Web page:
Polycystic ovarian syndrome, women, irregular menstruation, cysts, ovaries, polycystic,

I have Polycystic Ovarian Syndrome, I am scared! (PCOS)

The expected days of menstruation are approaching, but nothing happens. One month it comes as usual, but another it does not. Sometimes you have pain or discomfort and on other occasions you do not. The menstrual cycle usually has an average duration of 28 days, although many women have irregular cycles. Although this is relatively frequent, menstrual disorders may be due to other problems such as polycystic ovarian syndrome (PCOS).

What should you know about the polycystic ovarian syndrome?

It is common that women do not relate their symptoms with PCOS. Generally, PCOS appears in young women. The ovaries produce hormones such as estrogen, progesterone and androgens and all act according to a precise balance. But when the creation of androgens is excessive, it interferes in the development and liberation of the egg. Thus, cysts are formed that prevent normal ovulation and the release of the egg every month.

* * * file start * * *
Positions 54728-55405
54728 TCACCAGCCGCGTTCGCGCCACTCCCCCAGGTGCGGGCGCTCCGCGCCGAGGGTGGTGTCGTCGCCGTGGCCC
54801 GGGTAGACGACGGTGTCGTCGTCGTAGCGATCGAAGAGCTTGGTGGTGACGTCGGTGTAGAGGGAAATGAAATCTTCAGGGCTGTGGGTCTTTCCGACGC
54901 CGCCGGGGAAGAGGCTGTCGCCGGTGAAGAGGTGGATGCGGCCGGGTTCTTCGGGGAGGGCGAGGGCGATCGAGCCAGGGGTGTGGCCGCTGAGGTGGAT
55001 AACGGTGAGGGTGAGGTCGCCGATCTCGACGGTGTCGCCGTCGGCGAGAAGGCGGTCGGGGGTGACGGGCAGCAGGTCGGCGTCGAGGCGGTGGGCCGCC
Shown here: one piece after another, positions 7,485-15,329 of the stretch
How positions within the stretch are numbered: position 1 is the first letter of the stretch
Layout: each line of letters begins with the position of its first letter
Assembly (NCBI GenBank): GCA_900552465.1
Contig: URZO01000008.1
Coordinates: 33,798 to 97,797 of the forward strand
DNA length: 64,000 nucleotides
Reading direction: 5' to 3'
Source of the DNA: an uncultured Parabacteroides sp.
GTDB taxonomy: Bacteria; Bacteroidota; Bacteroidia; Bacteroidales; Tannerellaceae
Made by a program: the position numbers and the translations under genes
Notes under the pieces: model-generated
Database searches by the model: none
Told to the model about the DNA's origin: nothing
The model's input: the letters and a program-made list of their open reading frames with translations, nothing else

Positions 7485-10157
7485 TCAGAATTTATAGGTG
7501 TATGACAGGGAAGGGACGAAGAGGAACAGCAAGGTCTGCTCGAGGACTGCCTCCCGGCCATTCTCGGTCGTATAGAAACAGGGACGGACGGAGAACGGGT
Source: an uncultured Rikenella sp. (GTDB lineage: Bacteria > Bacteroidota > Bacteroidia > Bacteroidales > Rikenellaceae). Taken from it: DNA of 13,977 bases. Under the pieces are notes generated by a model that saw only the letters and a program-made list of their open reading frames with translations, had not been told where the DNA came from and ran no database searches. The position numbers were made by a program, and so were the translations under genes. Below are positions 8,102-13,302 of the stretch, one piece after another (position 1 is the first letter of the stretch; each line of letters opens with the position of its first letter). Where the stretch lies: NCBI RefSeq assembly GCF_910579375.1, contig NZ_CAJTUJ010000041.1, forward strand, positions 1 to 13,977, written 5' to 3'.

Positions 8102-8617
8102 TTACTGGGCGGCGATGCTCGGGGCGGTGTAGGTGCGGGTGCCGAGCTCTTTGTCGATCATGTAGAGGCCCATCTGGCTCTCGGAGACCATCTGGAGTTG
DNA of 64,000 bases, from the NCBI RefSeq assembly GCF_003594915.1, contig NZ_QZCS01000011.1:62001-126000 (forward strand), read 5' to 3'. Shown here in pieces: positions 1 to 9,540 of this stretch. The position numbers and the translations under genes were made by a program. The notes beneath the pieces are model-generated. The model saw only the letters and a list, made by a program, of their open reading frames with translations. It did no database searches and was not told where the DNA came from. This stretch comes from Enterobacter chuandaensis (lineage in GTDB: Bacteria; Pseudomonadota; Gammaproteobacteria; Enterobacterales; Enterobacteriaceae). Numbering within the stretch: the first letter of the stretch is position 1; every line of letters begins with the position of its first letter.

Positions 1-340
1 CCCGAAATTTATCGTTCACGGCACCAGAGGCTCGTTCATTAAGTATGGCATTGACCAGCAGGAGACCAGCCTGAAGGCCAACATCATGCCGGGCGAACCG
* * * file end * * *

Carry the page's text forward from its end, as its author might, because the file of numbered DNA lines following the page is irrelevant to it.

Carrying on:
On the other hand, it is a hormonal disorder that affects not only the ovaries, but also affects the insulin cycle: women with PCOS have insulin resistance (their organs do not react to insulin).

How can I know if I have polycystic ovarian syndrome?

Although at first it is usually asymptomatic, there are some signs that facilitate its detection:

  • Absence of menstruation after having normal menstruation during puberty.
  • Irregularities in menstruation.
  • Excessive hair growth on face, back, chest or breasts.
  • Chronic acne on the face or back.
  • Skin spots.
  • Difficulty getting pregnant or infertility.
  • Weight gain.
  • Thickening of the voice.

What can I do to treat PCOS?

There are many ways to control it. Early treatment is essential to avoid future problems. Some of the recommendations or prescriptions that your doctor can give you have to do with:

  • Diet: you should lose weight, if you are overweight.
  • Exercise: exercise frequently.
  • Oral contraceptives: balance the hormonal concentrations of your body.
  • Antiandrogen drugs: counteract the affects of excess androgens.
  • Metformin: this famous diabetes medication works by correcting the insulin resistance that accompanies PCOS.

Having ovarian cysts does not mean you have polycystic ovarian syndrome. But if you suspect the search for pregnancy that has not arrived, consult with your doctor.


*Content validated by the medical team of mediQuo.

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